Non-stationary spatiotemporal analysis of karst water levels, 2005, Dryden Il, Markus L, Taylor Cc, Kovacs J,
We consider non-stationary spatiotemporal modelling in an investigation into karst water levels in western Hungary. A strong feature of the data set is the extraction of large amounts of water from mines, which caused the water levels to reduce until about 1990 when the mining ceased, and then the levels increased quickly. We discuss some traditional hydrogeological models which might be considered to be appropriate for this situation, and various alternative stochastic models. In particular, a separable space-time covariance model is proposed which is then deformed in time to account for the non-stationary nature of the lagged correlations between sites. Suitable covariance functions are investigated and then the models are fitted by using weighted least squares and cross-validation. Forecasting and prediction are carried out by using spatiotemporal kriging. We assess the performance of the method with one-step-ahead forecasting and make comparisons with naive estimators. We also consider spatiotemporal prediction at a set of new sites. The new model performs favourably compared with the deterministic model and the naive estimators, and the deformation by time shifting is worthwhile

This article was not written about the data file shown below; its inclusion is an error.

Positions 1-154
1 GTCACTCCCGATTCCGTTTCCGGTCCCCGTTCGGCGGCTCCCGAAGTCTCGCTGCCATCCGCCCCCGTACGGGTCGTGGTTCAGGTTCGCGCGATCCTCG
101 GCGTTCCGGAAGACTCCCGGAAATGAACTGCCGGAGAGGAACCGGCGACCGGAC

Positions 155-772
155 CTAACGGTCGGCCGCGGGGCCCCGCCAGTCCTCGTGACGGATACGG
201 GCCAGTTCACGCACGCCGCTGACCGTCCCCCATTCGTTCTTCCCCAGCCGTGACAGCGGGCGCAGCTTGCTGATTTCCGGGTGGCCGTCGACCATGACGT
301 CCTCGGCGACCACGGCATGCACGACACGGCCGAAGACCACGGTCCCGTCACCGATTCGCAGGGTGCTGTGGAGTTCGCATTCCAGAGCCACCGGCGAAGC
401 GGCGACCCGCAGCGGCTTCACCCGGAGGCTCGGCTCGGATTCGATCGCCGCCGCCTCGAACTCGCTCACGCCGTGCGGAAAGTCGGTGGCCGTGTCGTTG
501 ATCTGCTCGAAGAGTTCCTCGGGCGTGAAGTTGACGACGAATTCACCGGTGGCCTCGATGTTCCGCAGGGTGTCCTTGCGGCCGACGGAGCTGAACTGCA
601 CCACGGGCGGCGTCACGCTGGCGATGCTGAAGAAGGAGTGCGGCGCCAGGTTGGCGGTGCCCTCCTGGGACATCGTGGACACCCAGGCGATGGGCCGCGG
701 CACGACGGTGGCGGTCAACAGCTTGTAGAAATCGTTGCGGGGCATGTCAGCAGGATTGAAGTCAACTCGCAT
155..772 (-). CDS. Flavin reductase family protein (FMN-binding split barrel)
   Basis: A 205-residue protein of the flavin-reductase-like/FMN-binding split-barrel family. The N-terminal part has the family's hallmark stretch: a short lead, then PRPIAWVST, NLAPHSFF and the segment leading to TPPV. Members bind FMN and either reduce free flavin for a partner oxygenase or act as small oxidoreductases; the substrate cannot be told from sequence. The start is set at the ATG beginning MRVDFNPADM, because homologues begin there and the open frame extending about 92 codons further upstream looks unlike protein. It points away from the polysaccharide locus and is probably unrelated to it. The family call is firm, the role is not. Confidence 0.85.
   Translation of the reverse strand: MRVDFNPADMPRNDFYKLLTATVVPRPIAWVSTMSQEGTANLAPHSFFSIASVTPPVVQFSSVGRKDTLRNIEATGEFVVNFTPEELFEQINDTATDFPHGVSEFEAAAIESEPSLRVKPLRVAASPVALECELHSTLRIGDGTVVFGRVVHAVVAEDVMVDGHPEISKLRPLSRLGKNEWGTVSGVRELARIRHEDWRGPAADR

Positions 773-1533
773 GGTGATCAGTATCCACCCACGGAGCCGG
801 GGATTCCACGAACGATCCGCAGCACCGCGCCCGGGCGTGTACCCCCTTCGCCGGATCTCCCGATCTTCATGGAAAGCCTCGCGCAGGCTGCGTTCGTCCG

Der Naturzustand der sterreichischen Hhlen - Vollerhebung in den Testgebieten Hochtor, Brgeralpe und Anninger, 2005, Herrmann, E.
The first part of a study concerning the status of naturalness (virginity) of Austrian caves comprises overall statistics of three cave regions in Styria and Lower Austria differing in geomorphology and land use. Except in high alpine areas nearly no cave was kept free of human influence if not transformation. Regarding the different motives, the influence of tourism is widespread but never destructive to caves while extraction of raw materials especially in quarries damaged a considerable part of all registered caves. Other cave uses are only of historic interest (like housing, defence) or were never of great importance (like traffic). This paper demonstrates that each karst region shows the effects of its specific human stress on caves. Unfortunately those caves held most important as well as those with large entrances are at the same time most endangered regarding all important aspects: their morphological integrity, their ecological functionality and their aesthetic attractiveness. The rather uniform legislation of cave protection that we have at present is quite unsuitable to guard against the manifold threats caves are facing today. So there is an urgent need for much more diversified strategies and provisions to conserve at least a few remarkable caves in their originality.

Characteristic odors of Tadarida brasiliensis mexicana Chiroptera: Molossidae., 2006, Nielsen L. T. , Eaton D. K. , Wright D. W. , Schmidtfrench B.